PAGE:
Thursday, July 31, 2008

Interview with G Love

July 30, 2008

Interview and Photos by Scott Preston

g loveG. Love and Special Sauce’s Superhero Brother is their third album for Jack Johnson’s Brushfire label, and 10th overall (counting their 2002 best-of and last year’s live CD/DVD) in a career that now spans 15 years.

It’s been a long, successful run for the Philadelphia native and self-described “hip-hop blues artist,” whose self-titled 1994 Okeh/Epic Records debut was certified Gold on the strength of the MTV hit, “Cold Beverage,” and a non-stop performing ethic that still has them playing more than 150 shows a year. In fact, the group just recently returned from a headline tour in Australia and Europe that was highlighted by some shows with Jack Johnson. Upon their return to the U.S., the band will be headlining their own outdoor amphitheatre tour with John Butler Trio later this summer.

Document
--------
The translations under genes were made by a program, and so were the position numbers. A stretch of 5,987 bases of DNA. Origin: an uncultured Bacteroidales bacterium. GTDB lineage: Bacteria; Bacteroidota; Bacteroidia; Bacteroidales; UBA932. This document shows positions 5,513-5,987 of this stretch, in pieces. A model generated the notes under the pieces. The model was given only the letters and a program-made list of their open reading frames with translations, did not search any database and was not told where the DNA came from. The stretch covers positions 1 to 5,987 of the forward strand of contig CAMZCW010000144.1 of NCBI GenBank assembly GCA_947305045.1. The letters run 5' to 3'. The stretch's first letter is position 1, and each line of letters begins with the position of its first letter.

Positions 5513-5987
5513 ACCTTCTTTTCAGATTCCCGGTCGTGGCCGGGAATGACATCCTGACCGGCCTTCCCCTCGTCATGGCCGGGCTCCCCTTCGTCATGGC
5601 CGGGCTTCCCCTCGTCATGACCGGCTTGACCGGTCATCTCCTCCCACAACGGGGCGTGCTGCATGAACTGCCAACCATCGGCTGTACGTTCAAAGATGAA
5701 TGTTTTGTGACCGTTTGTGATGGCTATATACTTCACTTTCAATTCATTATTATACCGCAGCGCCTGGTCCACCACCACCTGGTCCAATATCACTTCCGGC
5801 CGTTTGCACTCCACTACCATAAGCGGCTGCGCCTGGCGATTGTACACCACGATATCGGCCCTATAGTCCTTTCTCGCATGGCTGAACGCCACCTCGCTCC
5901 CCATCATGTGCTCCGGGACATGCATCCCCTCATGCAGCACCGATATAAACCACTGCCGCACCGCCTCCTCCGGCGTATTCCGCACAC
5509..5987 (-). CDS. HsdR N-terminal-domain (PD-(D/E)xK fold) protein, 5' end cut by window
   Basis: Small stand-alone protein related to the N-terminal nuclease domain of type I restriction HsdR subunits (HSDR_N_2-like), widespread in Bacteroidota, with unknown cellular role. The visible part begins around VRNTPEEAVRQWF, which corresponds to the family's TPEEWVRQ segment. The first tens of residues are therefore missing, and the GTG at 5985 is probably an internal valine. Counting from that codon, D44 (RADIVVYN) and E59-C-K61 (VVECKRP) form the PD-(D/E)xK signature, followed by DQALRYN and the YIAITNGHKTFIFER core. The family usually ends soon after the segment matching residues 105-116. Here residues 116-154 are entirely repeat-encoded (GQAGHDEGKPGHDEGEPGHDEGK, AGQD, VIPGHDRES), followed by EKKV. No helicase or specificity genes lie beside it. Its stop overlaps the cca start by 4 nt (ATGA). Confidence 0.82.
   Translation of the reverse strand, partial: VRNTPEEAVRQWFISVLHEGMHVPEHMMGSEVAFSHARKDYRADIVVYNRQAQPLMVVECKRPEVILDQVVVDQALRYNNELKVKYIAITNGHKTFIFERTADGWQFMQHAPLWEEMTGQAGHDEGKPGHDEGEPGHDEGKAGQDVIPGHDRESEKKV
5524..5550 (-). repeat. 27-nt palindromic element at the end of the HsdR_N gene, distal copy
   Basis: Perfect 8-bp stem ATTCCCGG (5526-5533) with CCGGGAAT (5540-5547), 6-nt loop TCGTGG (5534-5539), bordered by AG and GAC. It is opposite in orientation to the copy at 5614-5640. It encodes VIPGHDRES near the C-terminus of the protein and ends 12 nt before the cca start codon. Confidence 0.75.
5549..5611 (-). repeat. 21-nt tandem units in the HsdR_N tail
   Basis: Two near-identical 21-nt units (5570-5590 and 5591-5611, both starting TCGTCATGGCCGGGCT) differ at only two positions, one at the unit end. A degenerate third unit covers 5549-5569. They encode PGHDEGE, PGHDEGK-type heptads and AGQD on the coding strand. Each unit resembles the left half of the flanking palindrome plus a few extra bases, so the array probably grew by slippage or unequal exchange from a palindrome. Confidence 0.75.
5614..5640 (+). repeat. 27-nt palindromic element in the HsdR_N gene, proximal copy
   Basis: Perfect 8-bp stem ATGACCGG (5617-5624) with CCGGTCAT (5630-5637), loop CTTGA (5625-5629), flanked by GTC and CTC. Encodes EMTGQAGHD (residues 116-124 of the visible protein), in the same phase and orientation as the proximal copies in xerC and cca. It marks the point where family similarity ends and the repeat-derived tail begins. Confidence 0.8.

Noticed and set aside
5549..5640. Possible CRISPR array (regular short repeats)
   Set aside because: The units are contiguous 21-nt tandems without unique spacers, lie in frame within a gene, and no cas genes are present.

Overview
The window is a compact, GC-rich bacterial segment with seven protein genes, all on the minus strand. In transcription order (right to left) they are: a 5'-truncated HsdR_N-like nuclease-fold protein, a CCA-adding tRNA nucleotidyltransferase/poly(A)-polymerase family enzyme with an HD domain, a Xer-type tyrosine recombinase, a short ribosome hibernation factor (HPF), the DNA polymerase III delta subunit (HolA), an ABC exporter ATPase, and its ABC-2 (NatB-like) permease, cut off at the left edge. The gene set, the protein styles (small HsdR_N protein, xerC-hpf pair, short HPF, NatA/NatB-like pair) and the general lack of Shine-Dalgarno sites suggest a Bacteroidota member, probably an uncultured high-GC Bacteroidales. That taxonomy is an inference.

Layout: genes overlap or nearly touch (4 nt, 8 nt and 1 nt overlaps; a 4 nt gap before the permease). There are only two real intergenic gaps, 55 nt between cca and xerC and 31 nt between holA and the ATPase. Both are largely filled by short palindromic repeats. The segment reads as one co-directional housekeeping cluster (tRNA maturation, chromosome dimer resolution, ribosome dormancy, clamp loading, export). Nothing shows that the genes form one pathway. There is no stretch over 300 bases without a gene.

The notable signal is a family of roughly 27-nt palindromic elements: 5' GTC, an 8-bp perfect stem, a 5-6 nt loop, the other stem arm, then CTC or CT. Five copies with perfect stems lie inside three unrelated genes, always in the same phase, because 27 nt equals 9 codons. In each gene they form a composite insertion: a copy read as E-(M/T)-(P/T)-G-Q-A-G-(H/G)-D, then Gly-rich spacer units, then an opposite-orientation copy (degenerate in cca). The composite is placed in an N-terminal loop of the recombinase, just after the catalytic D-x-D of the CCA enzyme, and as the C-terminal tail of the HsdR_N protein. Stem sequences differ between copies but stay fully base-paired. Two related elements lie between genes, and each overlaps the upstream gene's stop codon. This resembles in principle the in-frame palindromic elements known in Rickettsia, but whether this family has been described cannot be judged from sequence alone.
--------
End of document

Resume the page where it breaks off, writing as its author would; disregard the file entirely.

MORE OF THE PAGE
Superhero Brother, recorded in Philadelphia at The Studio and the band’s own Philadelphonic Studios, as well as Longview Farms Barn in Sturbridge, MA, combines both political and party songs. The album is a reflection of the band’s eclectic recipe for its Special Sauce, from tasty, post-hip-hop Beatles-influenced blues-rock (“Communication”), spicy tropical island rhythms over an Archie Bell and the Drells “Tighten Up” groove (“City Livin’”) and well-seasoned Chambers Brothers-style funk-rock crossed with Cream’s “I Feel Free” (“What We Need”) to sweet, blue-eyed Philly soul (“Crumble”), a red-hot Stones-y “Sympathy for the Devil” vibe (“Peace Love and Happiness”) and homemade, rappin’ blues layered on top of a John Lee Hooker Delta stomp (“Superhero Brother”). (source -

Cincy Groove: How did you recent European tour go?